A Quick Field Guide To The Wonders You’ll See In “A Different Sky”

What happens when a couple of stoner buddies, with an assist from their possibly-visionary older homeless “third wheel” sidekick, stumble across the machinations of an ancient cult devoted to summoning up some supernatural bird-creature or other, and then find themselves unable to stop their not-quite-dastardly plan?

I’ve never asked myself that multi-faceted question, but apparently Iowa City-based cartoonist Samuel D. Benson has, and he answers it over the course of 50 magazine-sized pages in his latest self-published opus, A Different Sky. The answer? Not much. But this one’s much more about the journey than it is the (non-) resolution.

Massive props where they’re due : Benson absolutely draws the living shit out of every panel. Vaguely Joshua Cotter-esque cross-hatching and barely-constrained linework take up every scintilla of real estate — yet nothing either looks or feels over-rendered or otherwise too “busy” for its own good. This is art that reins in its frenetic energy just enough to tell a story, and to do so expressively and absolutely uniquely, with the physical environs of the unnamed town the “action” occurs in playing just as large a role in the visual narrative as do the characters themselves. There are no short-cuts employed here, no time-saving bits of artistic trickery. Benson fills up your eyes as surely as he fills up his pages.

That ethos carries over to the scripting, as well, densely-packed word balloons employed in service of a complex, if meandering, plot admirably ambitious in its scope and loaded with as much un-subtle commentary on the culture of aimless “20-somethings” as it is with supernatural mystery and pleasingly intense foreboding.

All of which is to say that there’s a whole lot going on here — conceptually, spatially, formally. Benson’s earlier efforts (one of which is pictured below for purposes of demonstrating his artistic versatility) have clearly provided enough by way of wind under his sails to convince him that he can handle a “big” story, and this one certainly fits that bill. This is a comic that bites off quite a bit — but can it possibly chew such a loaded mouth-full?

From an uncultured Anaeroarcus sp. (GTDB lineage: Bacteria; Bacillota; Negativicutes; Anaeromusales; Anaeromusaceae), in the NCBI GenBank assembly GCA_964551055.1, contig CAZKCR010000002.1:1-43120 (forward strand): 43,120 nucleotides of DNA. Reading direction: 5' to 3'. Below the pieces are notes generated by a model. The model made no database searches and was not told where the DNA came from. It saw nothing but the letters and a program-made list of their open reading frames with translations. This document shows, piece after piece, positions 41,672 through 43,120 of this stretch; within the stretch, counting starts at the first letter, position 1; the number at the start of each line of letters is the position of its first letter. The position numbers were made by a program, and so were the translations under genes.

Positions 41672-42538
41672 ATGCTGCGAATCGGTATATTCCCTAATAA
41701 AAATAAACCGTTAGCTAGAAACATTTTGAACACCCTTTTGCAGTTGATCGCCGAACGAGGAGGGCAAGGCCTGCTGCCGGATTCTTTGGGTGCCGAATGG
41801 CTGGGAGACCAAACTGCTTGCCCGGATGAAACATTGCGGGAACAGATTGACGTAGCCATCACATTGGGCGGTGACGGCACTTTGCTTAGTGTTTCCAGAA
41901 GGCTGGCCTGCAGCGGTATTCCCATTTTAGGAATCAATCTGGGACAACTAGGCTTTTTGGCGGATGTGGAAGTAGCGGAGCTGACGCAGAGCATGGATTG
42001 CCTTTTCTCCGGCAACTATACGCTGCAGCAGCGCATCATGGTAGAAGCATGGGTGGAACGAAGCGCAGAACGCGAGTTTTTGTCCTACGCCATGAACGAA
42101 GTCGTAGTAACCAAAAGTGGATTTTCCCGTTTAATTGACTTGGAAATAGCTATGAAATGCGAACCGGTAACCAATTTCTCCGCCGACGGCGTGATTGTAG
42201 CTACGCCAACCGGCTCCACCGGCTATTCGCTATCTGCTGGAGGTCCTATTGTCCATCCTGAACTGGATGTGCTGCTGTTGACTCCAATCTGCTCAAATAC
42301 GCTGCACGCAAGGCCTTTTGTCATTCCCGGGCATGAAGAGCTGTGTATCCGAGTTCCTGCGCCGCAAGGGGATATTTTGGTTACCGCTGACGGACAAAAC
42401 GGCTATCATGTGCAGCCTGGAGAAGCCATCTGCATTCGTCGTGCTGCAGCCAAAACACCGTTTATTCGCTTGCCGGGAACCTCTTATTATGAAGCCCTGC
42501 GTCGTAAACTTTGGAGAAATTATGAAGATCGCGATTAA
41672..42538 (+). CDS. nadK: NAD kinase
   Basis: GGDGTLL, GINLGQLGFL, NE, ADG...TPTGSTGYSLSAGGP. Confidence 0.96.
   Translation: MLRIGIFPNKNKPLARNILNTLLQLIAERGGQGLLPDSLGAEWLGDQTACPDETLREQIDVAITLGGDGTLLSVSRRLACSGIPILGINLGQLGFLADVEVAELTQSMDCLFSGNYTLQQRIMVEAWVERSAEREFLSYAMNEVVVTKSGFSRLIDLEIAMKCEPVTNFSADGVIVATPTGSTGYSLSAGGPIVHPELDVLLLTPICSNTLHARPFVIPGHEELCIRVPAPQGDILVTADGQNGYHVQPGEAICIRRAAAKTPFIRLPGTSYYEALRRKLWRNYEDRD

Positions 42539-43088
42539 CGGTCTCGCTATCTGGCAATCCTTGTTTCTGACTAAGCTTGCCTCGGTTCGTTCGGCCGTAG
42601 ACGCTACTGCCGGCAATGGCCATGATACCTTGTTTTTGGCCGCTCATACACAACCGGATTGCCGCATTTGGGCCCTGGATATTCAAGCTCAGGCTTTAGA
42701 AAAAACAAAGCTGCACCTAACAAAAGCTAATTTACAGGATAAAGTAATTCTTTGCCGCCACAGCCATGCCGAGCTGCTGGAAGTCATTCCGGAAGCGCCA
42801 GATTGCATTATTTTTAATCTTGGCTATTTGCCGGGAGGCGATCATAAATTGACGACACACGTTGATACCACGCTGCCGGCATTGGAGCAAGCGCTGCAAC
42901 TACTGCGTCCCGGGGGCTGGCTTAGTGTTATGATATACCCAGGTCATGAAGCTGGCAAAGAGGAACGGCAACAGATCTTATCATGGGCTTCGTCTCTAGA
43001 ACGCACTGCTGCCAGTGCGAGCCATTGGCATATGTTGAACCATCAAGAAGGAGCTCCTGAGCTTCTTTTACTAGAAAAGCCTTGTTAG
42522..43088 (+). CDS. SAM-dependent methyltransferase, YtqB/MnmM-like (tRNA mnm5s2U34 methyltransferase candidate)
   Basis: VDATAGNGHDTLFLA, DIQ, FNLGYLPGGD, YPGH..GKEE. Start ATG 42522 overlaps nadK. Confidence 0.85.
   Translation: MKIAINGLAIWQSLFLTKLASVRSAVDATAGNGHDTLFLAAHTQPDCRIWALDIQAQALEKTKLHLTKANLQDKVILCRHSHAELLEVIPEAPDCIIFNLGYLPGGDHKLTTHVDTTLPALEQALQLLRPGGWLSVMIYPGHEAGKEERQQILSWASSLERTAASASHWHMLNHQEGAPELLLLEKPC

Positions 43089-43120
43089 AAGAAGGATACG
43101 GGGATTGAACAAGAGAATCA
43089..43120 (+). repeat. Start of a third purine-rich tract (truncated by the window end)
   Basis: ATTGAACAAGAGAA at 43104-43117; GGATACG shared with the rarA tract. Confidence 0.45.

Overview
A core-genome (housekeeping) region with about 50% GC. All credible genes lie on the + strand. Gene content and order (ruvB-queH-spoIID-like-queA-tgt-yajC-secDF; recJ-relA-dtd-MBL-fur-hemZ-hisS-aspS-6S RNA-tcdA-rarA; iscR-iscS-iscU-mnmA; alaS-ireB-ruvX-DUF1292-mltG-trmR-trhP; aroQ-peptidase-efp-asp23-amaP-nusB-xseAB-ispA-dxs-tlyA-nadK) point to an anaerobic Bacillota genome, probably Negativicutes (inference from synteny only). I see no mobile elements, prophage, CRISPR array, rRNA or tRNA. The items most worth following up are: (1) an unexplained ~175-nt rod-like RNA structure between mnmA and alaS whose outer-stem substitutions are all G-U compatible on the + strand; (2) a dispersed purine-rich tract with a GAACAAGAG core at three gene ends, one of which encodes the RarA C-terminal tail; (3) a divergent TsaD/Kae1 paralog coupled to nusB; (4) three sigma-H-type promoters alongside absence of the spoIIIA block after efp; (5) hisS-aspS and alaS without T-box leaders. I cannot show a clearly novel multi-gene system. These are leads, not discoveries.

That probably depends on your perspective. From where I’m sitting — and tune out now, please, if “spoilers” piss you off — the idea that once the big bad bird shows up, nothing really changes apart from the fact that there’s now a noisy, ugly creature flying, squawking, and shitting from way up in the sky is perfectly in line with Benson’s “every day is just another day, so fuck it, just do what you gotta do to get by” outlook, but I can easily see, and am even mildly sympathetic toward, the disappointment some readers may feel in regards to such a let’s-not-even-call-it-a-conclusion. It’s curious, admittedly, to end such a convoluted, swerving, subplot-laden narrative on a note of “oh well, guess that was that,” but frankly, a more tidy and traditional wrap-up would have felt false on its face. This? Crazy and fantastical as it is, it still makes a kind of “sense” within the larger framework of the social milieu this comic is set against and within.

I dunno. It’s a wacky, weird, at times even wonderful book, but it’s one that plays by its own set of rules, and it never slows down enough to acknowledge how many tropes it’s not only subverting, but downright obliterating. Some may find that alienating in and of itself, while others are likely to find it exciting.  I number among the latter, so this comic not only worked for me, it really worked for me.

And with a price tag of only $8, there’s not much reason to forego taking a gamble on this and seeing whether or not it works for you, as well. I’ll be very curious to see what Benson does next, as he seems to be one of those cartoonists who’s “putting it all together” in terms of establishing his own singular way of making comics. There’s probably a long-form graphic novel on the horizon from him, and if you take a flyer on this book, a few years down the road you’ll be able to say that you knew all about Samuel D. Benson well before he became the next big deal.


You can order A Different Sky directly from Samuel D. Benson at https://longgonecomix.bigcartel.com/product/a-different-sky

This review, and all others around these parts, is “brought to you” by my Patreon page, where I serve up exclusive thrice-weekly updates on the worlds of comics, films, television, literature, and politics. Lately, in fact, it’s been a lot of politics. Your patronage there not only allows me to keep things going, it also ensures a steady supply of free content both here and at my trashfilmguru movie site. I’d be very gratified to have your support, so please take a moment to check it out and consider joining at https://www.patreon.com/fourcolorapocalypse


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